Pregnant women in Kenya may be eating up to 40 tonnes of soil per day. And some of it could be dangerous.
Data shows of the estimated 1.571 million women who give birth annually in Kenya, 65 per cent, (1.021 million) crave and eat soils during the pregnancy. Each is estimated to eat about 40 grammes of soil in a day.
The soils are collected from house walls, but largely bought in open markets, from hawkers, supermarkets and recently from boda boda operators.
Medical experts now want the Government to stop the trade or at least ensure the soils used in the habit, also called geophagy or pica, are hygienic and safe.
The experts recommend supermarkets be barred from using misleading advertising such as ‘Healthy Choice’ to market the alluringly packaged stones.
The stones and soils are eaten by all class of women; educated, rich, poor and from all parts of the country. They are being eaten at home, at the salon, at the health clinic, the gym, in the streets, in public transport and even the office.
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Eaten for breakfast
In one study in Nakuru for example, women report consuming a grayish soft rock locally known as munyo. “Some women soak the stones in salty water and dry them in the sun or use the jiko to make them tastier,” says Sharon Iron-Segev of the Hebrew University of Jerusalem, Israel.
The roasted and salted material, Segev explains is sometimes eaten for breakfast with water or black tea.
“It is generally packed in plastic bags and carried by the women in their handbags, where it can easily be accessed and consumed at any time.”
Segev, in a collaborative study with Egerton University has been working with pregnant women in Nakuru to encourage them to drop pica for healthier diets.
But scientists are not so worried about how or why the women are eating the stones but the possible negative health consequences.
“We have confirmed that some of this stones indeed contain high levels of lead and arsenic, which are extremely dangerous to the health of the mother and child,” Joshua D Miller of Northwestern University, US told the Saturday Standard last week.
Last month, Miller and colleagues from Cornell University, University at Buffalo and University of North Carolina, all of US, published damming evidence confirming pregnant women in Kenya are eating extremely dangerous types of soils. “Samples of soils and stones consumed by pregnant women and collected from Kakamega County were dangerously high in lead, arsenic, and iron,” Miller said in an email to the Saturday Standard.
The report is published in the American Jotuyurnal of Human Biology.
The team had collected samples from Matete, Kuvasali, and Shiandiche markets and pica-consuming women in Kakamega County, which were sent for analysis to Cornell University, US.
The results show pregnant women in Kakamega to be consuming almost nine times more iron from the stones above the tolerable daily intake levels.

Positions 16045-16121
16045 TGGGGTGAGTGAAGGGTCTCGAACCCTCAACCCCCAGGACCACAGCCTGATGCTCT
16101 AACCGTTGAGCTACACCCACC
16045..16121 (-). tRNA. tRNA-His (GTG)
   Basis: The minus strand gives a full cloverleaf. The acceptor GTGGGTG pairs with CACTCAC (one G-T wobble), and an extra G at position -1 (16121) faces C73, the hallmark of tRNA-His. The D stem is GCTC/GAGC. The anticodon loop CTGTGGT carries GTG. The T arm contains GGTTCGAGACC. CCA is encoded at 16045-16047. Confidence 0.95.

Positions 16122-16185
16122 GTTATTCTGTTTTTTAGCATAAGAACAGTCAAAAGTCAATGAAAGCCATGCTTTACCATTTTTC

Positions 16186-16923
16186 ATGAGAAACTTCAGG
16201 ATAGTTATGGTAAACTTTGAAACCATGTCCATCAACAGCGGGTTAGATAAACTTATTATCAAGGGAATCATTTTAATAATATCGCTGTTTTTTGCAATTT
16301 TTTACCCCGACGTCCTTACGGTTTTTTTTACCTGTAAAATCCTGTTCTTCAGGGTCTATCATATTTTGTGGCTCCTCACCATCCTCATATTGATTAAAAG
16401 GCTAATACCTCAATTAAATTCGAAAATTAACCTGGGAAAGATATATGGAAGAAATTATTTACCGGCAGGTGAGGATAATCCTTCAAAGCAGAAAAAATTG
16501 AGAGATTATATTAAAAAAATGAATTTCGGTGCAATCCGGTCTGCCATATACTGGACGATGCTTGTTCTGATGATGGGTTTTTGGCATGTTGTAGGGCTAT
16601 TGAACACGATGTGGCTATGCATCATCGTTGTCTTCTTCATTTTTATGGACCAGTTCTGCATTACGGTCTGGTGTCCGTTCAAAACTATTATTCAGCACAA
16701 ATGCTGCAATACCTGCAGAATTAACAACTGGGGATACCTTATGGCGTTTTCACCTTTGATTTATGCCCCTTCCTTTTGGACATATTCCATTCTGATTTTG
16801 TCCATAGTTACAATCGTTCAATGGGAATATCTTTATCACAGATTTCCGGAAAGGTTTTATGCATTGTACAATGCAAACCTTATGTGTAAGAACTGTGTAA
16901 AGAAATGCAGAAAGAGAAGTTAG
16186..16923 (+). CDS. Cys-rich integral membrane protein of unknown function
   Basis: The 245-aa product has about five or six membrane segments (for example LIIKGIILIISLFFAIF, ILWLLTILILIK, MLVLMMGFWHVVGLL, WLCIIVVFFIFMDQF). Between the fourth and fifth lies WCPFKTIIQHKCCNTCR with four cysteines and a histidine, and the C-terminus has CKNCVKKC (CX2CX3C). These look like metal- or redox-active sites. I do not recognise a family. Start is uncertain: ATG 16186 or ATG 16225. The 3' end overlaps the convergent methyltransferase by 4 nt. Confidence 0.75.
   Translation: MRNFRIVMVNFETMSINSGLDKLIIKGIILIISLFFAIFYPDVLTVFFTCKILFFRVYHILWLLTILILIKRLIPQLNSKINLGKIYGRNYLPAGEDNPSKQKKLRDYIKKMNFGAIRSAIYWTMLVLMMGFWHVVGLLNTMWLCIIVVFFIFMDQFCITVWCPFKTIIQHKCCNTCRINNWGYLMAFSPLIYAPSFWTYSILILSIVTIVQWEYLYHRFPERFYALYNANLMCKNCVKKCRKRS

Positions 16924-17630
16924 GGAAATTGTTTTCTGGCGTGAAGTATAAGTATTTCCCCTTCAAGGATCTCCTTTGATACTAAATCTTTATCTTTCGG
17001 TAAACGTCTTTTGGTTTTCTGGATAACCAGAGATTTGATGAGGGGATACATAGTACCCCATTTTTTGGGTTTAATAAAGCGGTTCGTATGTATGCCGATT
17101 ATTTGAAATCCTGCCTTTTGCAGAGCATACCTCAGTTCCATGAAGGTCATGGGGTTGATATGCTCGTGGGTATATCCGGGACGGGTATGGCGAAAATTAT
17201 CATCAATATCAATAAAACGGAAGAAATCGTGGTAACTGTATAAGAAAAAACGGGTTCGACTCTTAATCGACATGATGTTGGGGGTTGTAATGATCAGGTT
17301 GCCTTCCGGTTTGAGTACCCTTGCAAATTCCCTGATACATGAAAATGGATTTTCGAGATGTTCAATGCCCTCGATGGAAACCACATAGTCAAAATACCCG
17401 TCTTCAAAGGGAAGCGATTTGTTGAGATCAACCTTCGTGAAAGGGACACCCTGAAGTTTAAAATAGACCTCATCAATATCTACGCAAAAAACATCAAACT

The results also showed the stones to be contaminated with dangerously high levels of lead and arsenic. “Estimated intakes of lead ware at least four times higher than the tolerable levels.”
Concentrations of arsenic were 1.65 times higher than the benchmark dose for safe limit, says the report.
Lead, is associated with kidney and brain damage. In pregnant women lead exposure, the experts explain, may cause miscarriage, stillbirth, and low birth weight.
“To the unborn and infants lead can be transported through the placenta and breast milk with devastating consequences,” says Miller.
Maternal exposure to arsenic, the team says has also been linked to still births, low birth weight, loss of foetus and poor developing children.
“While we may not generalize the Kakamega findings there is need to investigate the content of pica being consumed in other parts of the country,” says Miller.
A study published in 2016 by Alfred Odongo Owino of Egerton University found pica consumed by pregnant women in Nakuru County to contain dangerously high levels of lead and other heavy metals.
Odongo also found the samples to be highly contaminated with disease-causing germs.
Similar findings have been reported from other parts of the country, most of them calling for the stopping or regulation of the trade.
In an unpublished study last year, Alice Mutura of Jomo Kenyatta University of Agriculture and Technology found high levels of consumption of geophygy by pregnant women attending the Thika Level Five Hospital in Kiambu.
Mutura is now calling on the Kenya Bureau of Standards to ensure that soil sold in markets, supermarkets or by the vendors is free from parasites and heavy metals.
At the Kilifi District Hospital at the Coast, more than a half of 275 pregnant women attending maternal clinic reported eating soil regularly.
The study by the Kenya Medical Research Institute found most of the geophagous women to suffer from anemia.